Natural Gas Industry Bullish Over Electric Power Generation

January 2015, Vol. 242, No. 1

Michael Reed, Managing Editor

Heightened activity has supplanted cautious optimism among those in the U.S. natural gas industry.

According to the third annual Strategic Directions: U.S. Natural Gas Industry report from Black & Veatch, that changing sentiment is underscored by its survey respondents, nearly 90% of whom expect electric power generation to dramatically increase gas consumption by 2020.

“What a difference a year makes,” said John Chevrette, president of Black & Veatch’s management consulting business. “The strong demand for U.S. natural gas resources can help foster a new era of energy independence. Yet, it also requires industry and regulators to work together to ensure a sustainable path forward.”

Driven largely by low-cost shale gas, demand from power generators, exports and the natural gas vehicle sectors, gas use is expected to rise for the foreseeable future, the report said. In response, LDCs are looking to secure gas from sources located closer to their markets, and vast supplies are bolstering capital expenditures to develop pipeline infrastructure.

The focus on power generation plant operations supports the market’s shift toward gas, in part, to comply with proposed carbon targets. Many operators will have to cut back on coal-fired generation beyond scheduled closures due to the already enacted regulations concerning mercury, acid gas and sulfur dioxin emissions.

“Energy companies have announced plans to develop billions of dollars of new or expanded pipeline capacity serving customers throughout the United States,” the report said. “The move, which can be interpreted as a signal that industry stakeholders are all in on natural gas, is tempered by environmental concerns, potential asset integration challenges, and efficiency mandates that may affect projected consumer demand.”

Among survey responses from 447 natural gas industry leaders, safety remained the industry’s top long-term concern for the third year in a row, followed by supply reliability and economic growth. Last year’s Number 2 concern, rate and regulatory certainty, fell to fifth place among issues.

Cited as sectors expected to significantly increase gas consumption by 2020 in addition to electric power generation (88.6%) were LNG exportation (70.9%), transportation (48.5%), petrochemical industry (45.6%) and manufacturing (37.1%).

Among regulatory changes that respondents said would boost pipeline construction were reduced time in receiving authorization to build pipeline projects (75.5%), a market-responsive return on equity polices (36.7%), greater flexibility in recovering one-time costs (34.7%), rate structures promoting minimum revenue levels to cover operating expenses (32.7%) and regulatory policies that promote stable cash flow (30.6%).

The concern with regulatory gridlock has led some pipeline developers to opt for reductions in the scope of projects rather than risk the uncertainty of an extended timeline, Black & Veatch pointed out.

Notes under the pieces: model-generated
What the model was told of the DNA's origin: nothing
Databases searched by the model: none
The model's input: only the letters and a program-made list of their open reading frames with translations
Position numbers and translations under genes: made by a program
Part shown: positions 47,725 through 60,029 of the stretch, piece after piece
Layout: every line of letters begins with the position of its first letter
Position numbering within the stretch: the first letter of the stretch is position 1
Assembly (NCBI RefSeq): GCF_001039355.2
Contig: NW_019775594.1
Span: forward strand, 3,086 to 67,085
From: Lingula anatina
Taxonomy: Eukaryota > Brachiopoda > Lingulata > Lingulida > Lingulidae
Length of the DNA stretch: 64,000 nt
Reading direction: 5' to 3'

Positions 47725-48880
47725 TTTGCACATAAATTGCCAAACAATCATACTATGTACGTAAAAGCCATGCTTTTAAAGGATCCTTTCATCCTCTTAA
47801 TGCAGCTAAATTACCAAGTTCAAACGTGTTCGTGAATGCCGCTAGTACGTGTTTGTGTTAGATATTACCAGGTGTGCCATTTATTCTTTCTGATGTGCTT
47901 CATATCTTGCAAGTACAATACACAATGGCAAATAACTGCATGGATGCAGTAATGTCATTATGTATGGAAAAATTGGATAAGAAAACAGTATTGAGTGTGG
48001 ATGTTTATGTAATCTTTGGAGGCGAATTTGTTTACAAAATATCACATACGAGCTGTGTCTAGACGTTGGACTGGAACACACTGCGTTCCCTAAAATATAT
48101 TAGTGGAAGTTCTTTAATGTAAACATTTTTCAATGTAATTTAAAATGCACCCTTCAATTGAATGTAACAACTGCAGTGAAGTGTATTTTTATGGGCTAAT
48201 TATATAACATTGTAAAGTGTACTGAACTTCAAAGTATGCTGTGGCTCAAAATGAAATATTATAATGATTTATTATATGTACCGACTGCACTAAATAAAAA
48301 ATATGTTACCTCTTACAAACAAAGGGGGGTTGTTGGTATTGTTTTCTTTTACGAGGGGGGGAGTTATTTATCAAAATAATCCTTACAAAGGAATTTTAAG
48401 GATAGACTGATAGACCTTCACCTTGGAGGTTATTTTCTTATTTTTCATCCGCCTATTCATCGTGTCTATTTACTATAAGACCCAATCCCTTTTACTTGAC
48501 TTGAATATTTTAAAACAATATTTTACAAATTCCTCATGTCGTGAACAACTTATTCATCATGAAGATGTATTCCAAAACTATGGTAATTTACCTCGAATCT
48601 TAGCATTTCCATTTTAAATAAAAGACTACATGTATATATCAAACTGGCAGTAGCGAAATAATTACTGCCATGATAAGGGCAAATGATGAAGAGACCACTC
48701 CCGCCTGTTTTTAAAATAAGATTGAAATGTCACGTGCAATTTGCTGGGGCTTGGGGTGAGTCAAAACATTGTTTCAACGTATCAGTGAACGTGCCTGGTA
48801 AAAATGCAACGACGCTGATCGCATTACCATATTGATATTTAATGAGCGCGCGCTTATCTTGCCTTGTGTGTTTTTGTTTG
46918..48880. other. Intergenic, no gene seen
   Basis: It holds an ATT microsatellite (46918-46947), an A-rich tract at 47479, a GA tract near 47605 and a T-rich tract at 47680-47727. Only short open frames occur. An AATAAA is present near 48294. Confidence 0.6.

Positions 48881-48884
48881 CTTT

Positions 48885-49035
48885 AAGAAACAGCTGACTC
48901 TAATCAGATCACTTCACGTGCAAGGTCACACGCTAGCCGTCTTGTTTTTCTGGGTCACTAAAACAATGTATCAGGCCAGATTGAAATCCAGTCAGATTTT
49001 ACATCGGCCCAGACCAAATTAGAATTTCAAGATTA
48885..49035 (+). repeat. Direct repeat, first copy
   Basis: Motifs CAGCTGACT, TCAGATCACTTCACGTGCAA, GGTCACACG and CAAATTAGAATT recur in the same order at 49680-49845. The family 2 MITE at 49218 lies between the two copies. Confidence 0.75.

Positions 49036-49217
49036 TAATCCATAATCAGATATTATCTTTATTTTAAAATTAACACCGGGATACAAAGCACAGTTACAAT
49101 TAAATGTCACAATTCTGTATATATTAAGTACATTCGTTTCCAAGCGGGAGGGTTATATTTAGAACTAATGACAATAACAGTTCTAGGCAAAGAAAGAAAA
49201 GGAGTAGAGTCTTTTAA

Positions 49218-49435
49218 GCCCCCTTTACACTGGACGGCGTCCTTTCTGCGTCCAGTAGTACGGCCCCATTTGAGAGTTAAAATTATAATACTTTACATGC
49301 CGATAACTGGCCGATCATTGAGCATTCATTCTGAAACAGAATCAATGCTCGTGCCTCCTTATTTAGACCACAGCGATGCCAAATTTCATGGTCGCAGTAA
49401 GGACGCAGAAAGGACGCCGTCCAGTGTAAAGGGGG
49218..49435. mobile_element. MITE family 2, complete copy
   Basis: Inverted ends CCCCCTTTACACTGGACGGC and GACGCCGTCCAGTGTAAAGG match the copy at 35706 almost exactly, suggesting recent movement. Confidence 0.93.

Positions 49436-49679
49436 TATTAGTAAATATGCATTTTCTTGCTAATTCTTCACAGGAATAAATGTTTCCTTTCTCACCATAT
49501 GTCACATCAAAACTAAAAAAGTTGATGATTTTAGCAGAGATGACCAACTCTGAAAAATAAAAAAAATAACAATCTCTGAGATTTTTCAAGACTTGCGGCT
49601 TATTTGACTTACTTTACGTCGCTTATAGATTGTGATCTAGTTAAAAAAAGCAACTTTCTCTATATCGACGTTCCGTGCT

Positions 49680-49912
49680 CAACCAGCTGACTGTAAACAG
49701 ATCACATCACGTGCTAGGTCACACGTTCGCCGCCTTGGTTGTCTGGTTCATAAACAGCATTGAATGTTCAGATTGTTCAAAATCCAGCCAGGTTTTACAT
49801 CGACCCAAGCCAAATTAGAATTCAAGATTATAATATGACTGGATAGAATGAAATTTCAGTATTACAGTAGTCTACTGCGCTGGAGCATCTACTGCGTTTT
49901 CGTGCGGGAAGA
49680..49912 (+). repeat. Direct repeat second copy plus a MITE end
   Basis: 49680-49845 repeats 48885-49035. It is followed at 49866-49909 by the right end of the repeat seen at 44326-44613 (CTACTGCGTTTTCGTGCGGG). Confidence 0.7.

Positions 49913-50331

Other key findings from the survey include:

• 74% of respondents cited the growth in natural gas for power generation as a key driver of future North American natural gas price increases.

• Midstream respondents – 72%, in fact – cited delays to pipeline development brought on by opposition groups as a major challenge.

• Most respondents saw LNG exports as both a short- and long-term benefit to the nation’s economy with growing shale gas production and increases in U.S. natural gas output seen as the most likely outcomes.

• Most respondents felt progress had been made industrywide in physical and cybersecurity programs; 80% made note of integration of cybersecurity and IT, up from 60% in 2013.

• 31% of LDC respondents indicated their levels of system operation and maintenance costs had increased by over 10% since 2013.

Among LDC respondents asked what the most important issue facing the industry is – based on a scale of 1 to 5 with 5 being “very important” – the leading answer was safety, averaging 4.83. Next were gas supply reliability (4.65), rate and regulatory certainty (4.37), aging infrastructure (4.36) and gas price stability (4.30).

The pipeline industry, having experienced roughly the equivalent of a 180-degree? turnaround from a year earlier when capacity was underutilized, overwhelmingly cited regulatory uncertainty (65%), followed by safety and system integrity (59.2%), and sustained growth in demand for natural gas (53%) as top issues for the next three to five years.

Considerably further down on the pipeliners’ list were sustained growth in natural gas production (26.5%), shipper creditworthiness (22.4%), reliability 22.4% and capital attraction (18.4%).

The report found a general sense of optimism prevailed among disparate groups within the industry, including producers, midstream players and end-use customers.

“Even many regulators and elements of the environmental movement have embraced the prospects of a more gas-dependent economy,” wrote Black & Veatch’s Peter Abt in summation. “Yet, like many transformative events, some level of turbulence is to be expected.”

The survey was conducted between July 23 and Aug. 25.